“Had a family once.”

The prologue to Right Behind You, an FBI profiler thriller novel by Lisa Gardner, is in the head of an older Tally. The following first line in the prologue is very telling and sets the stage for the book:

            “Had a family once.” ~ from Right Behind You, by Lisa Gardner

That first line packs a punch and insinuates that Tally no longer has a family. You have to keep reading to know the rest of Tally’s fictional story.  He grew up in foster homes after his father was murdered. There are wonderful foster homes and there are not-so-good foster homes. Tally’s experience fell into the latter of those scenarios.


You may recall that I read Right Behind You, by Lisa Gardner last year and wrote about it in my April 1, 2017 blog post, The Authors I Read in March.

Since my last blog post

I continue to declutter my house and, hopefully, my life.

I made more infographics for my various boards on Pinterest, such as The Blue Ridge Mountains, Great Smoky Mountains, Historical Fiction, and Harrisburg (#TheBurgNC.) You can look at my Pinterest boards at https://www.pinterest.com/janet5049.

Until my next blog post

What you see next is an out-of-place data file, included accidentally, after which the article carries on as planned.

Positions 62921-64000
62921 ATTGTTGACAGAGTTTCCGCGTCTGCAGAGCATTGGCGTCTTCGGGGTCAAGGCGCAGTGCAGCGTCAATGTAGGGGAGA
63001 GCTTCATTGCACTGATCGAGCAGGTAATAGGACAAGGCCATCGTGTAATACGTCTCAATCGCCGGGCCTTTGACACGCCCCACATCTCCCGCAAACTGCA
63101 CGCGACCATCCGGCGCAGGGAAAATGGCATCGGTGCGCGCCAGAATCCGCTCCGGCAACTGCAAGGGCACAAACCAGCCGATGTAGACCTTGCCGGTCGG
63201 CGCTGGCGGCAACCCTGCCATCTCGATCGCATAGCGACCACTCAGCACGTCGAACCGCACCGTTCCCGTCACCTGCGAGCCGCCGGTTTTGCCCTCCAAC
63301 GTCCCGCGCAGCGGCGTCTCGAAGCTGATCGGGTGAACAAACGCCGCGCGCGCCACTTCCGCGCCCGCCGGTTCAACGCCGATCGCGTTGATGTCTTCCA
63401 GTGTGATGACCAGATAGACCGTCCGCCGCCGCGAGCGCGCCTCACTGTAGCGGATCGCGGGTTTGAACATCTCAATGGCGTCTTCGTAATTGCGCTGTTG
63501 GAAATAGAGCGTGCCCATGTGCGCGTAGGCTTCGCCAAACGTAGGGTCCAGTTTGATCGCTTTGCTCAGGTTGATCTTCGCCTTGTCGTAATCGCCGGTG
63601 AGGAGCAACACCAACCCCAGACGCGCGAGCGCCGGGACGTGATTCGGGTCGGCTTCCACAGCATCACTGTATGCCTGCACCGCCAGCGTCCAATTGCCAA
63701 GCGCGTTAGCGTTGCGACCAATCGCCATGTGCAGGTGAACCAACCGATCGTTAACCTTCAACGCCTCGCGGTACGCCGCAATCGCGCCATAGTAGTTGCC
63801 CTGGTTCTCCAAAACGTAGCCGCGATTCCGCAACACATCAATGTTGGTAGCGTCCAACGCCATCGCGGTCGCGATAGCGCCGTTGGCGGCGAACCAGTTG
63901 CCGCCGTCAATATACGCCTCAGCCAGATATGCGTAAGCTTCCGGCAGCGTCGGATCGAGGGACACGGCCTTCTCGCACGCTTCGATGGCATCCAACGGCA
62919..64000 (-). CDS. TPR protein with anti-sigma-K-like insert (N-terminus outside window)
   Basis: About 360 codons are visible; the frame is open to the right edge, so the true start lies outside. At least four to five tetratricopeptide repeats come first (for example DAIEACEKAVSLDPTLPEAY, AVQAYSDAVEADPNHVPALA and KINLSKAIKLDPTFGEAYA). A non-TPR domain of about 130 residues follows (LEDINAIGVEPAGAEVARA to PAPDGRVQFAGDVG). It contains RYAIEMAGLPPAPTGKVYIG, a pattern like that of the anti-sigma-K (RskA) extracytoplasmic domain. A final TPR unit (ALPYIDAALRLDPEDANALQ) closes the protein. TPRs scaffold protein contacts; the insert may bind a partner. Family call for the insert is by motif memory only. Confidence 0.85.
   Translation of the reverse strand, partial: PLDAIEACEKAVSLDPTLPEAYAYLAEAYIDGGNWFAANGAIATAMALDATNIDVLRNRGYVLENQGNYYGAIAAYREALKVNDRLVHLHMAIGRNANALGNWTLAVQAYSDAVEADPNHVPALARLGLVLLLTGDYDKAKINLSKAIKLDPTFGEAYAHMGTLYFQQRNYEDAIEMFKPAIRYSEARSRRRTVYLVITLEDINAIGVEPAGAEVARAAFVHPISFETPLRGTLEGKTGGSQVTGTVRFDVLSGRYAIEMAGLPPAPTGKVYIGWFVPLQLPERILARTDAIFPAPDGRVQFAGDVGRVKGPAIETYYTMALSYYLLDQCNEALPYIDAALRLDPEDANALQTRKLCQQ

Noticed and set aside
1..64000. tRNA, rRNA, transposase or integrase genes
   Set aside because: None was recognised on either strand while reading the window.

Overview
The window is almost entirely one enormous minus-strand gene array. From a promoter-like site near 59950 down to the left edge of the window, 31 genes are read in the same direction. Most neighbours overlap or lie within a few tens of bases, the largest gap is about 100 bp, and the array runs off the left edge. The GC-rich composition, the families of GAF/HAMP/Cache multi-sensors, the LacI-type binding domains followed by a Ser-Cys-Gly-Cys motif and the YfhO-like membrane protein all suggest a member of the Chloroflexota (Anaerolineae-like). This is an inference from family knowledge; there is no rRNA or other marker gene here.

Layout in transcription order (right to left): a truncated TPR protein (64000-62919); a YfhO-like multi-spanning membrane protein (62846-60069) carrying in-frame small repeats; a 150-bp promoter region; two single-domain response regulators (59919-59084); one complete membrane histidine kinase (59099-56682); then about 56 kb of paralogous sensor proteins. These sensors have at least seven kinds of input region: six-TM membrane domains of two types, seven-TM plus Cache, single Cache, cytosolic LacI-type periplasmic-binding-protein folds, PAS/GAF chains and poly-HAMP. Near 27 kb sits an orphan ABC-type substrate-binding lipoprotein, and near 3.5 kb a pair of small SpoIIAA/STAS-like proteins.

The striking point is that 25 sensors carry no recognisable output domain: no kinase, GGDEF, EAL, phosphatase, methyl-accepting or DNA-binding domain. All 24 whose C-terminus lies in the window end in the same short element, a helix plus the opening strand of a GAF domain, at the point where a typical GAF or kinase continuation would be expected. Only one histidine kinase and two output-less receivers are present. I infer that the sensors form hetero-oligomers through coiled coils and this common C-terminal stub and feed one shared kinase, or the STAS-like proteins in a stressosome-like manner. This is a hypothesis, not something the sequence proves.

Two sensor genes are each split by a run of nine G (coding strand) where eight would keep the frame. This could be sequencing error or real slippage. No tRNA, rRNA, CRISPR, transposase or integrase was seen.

I hope you have a good book to read. I’m reading Note to Self: Inspiring Words from Inspiring People, collected and introduced by Gayle King.

If you’re a writer, I hope you have productive writing time.

Thank you for reading my blog. You could have spent the last few minutes doing something else, but you chose to read my blog. I appreciate it!


2 thoughts on ““Had a family once.”

  1. Hi Janet, thank you for the post, albeit brief. I’m currently reading a book of works of Stephen Crane and an anthology of twentieth century Russian writing. I am looking for books on painting nd painters.

    Liked by 1 person

  2. Thank you for your comment, David. Yes, I sort of ran out of steam on that blog post. Most of my posts run longer than they probably should, so I thought I’d give my regular readers a break and throw in a short one. (That’s my story and I’m sticking to it!) Your current reading of twentieth century Russian writing sounds heavy, heavy, heavy. The political scientist and historian in me enjoyed the writings of Aleksandr Sozinitsin back in the Cold War days of the 1970s. I’m not sure I’ve read anything by Stephen Crane except The Red Badge of Courage. It sounds like you’re on a mission with your current selections and the books you’re looking for. I’ll stay tuned!


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